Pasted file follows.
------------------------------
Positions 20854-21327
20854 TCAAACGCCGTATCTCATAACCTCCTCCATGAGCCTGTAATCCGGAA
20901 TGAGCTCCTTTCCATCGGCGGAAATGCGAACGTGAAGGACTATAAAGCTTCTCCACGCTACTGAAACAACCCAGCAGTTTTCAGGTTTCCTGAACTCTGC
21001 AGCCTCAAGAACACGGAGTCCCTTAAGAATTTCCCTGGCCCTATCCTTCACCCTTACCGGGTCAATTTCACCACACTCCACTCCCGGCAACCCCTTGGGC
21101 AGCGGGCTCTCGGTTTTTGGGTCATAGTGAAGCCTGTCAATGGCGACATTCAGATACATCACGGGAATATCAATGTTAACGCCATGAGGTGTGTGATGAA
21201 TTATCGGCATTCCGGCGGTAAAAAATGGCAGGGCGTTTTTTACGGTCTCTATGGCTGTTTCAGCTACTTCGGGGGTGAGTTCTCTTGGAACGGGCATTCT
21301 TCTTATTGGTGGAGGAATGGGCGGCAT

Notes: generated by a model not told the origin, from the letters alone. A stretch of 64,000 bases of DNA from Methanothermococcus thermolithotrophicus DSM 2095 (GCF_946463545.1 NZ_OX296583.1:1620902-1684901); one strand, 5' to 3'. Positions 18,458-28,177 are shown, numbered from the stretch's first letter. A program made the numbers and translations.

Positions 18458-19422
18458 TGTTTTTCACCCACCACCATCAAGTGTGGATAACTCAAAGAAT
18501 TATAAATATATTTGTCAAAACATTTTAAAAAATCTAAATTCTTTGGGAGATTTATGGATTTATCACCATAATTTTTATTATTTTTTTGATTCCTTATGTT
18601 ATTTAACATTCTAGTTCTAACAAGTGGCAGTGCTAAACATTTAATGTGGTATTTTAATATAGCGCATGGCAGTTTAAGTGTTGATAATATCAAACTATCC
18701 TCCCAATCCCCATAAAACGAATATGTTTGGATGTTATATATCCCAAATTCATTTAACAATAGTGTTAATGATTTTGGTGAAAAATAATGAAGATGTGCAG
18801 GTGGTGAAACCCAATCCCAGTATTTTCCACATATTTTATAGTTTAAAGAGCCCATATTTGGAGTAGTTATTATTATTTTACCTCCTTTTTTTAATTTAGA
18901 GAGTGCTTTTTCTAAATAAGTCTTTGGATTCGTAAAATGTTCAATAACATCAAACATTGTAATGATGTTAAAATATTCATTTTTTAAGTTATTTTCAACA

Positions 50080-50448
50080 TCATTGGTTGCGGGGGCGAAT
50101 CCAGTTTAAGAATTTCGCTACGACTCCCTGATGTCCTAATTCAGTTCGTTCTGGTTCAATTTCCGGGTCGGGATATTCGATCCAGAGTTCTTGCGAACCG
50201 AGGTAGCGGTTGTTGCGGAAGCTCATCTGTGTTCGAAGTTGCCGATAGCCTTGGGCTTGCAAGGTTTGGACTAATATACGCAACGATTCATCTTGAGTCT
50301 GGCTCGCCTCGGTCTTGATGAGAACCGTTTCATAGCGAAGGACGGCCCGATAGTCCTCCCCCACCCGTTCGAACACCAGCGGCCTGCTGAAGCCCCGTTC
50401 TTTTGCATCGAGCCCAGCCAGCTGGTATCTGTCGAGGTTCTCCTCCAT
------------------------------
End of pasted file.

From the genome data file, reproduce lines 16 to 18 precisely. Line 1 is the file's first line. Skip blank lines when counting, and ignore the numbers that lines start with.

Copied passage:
Positions 50080-50448
50080 TCATTGGTTGCGGGGGCGAAT
50101 CCAGTTTAAGAATTTCGCTACGACTCCCTGATGTCCTAATTCAGTTCGTTCTGGTTCAATTTCCGGGTCGGGATATTCGATCCAGAGTTCTTGCGAACCG